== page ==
If we criticize and scold young nubile girls who wear skirts up to crotch level, shorts so tight they cannot breathe, t-shirts cut down to the waist and the like, it seems only logical that if they don’t wish our young girls to be seen as “trashy”, we may need ask our young men to reconsider their attire.

If you are out shoveling snow, or raking leaves, or standing on the sidelines on a cold fall morning then it may be acceptable attire for teenaged guys. 

But to those who fear the worst either from firsthand knowledge or from the media, a hoodie is not a particularly welcoming sight. 

This is not in any way to excuse the actions of Mr. Zimmerman, who disobeyed not only what his position as Community WATCH captain, but also the local police told him to do when they said, “We don’t want you to follow him”. 

So going against rational thinking, and the directive of the police dispatcher, he got out of his truck and followed Trayvon.  

Here the story ends, because we have only one side – Trayvon cannot tell his.

But we know this, it all happened about three weeks ago, and now we are hearing that Zimmerman’s nose was broken, there was an abrasion on the back of his head, and he had grass stains on his shirt.  

Walking down a paved or asphalted roadway, one wonders where the grass came from. We wonder if he had a bleeding head wounds, and head wounds bleed a lot, and his nose was broken why didn’t the responding police call an ambulance.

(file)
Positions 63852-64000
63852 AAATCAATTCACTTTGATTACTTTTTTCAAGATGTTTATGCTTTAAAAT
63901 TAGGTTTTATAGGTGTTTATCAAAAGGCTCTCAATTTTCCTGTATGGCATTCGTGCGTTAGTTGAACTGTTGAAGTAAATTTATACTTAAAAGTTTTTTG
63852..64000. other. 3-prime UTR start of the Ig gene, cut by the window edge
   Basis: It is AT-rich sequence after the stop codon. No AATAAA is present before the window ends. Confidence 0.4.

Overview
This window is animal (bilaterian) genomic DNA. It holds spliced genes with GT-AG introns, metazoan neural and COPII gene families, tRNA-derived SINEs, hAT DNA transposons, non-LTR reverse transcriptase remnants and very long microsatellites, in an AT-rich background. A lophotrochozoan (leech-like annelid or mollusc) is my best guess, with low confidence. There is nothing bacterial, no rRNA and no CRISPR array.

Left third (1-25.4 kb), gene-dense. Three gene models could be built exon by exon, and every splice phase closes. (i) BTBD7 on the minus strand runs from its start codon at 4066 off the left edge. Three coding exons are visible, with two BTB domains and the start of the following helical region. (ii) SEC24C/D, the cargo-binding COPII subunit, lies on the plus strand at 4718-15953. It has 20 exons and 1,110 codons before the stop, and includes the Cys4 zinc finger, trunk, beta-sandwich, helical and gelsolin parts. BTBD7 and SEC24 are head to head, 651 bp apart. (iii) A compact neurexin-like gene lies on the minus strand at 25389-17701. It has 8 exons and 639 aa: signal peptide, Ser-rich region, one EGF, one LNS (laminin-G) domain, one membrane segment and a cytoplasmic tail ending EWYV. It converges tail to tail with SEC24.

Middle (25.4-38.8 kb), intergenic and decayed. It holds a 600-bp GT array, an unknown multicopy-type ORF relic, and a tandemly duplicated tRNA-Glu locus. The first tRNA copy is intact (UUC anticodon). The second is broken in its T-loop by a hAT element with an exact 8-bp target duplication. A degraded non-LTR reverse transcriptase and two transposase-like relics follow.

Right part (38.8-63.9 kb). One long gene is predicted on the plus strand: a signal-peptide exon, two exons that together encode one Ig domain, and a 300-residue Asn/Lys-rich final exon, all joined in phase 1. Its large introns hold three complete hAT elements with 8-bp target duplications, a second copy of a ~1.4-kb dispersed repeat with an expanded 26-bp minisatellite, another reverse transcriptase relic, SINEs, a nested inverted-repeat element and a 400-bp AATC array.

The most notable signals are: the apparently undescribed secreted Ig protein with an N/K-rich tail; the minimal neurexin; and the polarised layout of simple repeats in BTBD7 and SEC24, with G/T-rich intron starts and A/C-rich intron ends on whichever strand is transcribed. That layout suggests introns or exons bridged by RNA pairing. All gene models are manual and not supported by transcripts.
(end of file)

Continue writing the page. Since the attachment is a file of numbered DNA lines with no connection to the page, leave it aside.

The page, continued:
Current reports (seeming to proliferate with information daily) indicate that the two had a knockdown fight, Zimmerman being beaten on the ground by Martin, with a bloody nose etc., and suddenly there are witnesses who saw this. 

The cries for “help” we are now told, came from Zimmerman, not Martin. 

In any event, we have seen no pictures of Zimmerman, no x-rays of his nose, no grass-stained shirt, etc.  We have only his word, and it does not speak very loudly. 

Zimmerman should have stayed in his truck as he was told to.

But as long as there are men like Zimmerman, and prejudice against clothing apparel, young men like Trayvon should follow the admonition in the Bible, to “shun (or abstain from) the very appearance of evil,”  (First Thess. 5:22) and if that includes not wearing a hoodie, so be it. 

If it saves lives, it’s even better.

But just in case, because the important thing is to keep our youth alive, maybe it’s time to take scissors to the hood and just end up with a sweatshirt.

If it saves just one life, it would be worth it.

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Martha M. Boltz

Martha Boltz is a frequent contributor  to the long running Civil War features in The Washington Times America At War feature in the print and online editions. She has been a regular contributor to the original Civil War Page and its successor page since 1994, and is a civil war buff, historian, and writer. "Someone said that if we don't learn about the past, we are condemned to repeat it," she said, "and there are lessons of all sorts inherent in this bloody four-year period of our country's history."  She is a member of several heritage and lineage groups, as well as the Montgomery County Civil War Round Table. Her standing invitation is, "come on down - check the blog - send me your comments and let's have fun with its history and maybe learn something at the same time."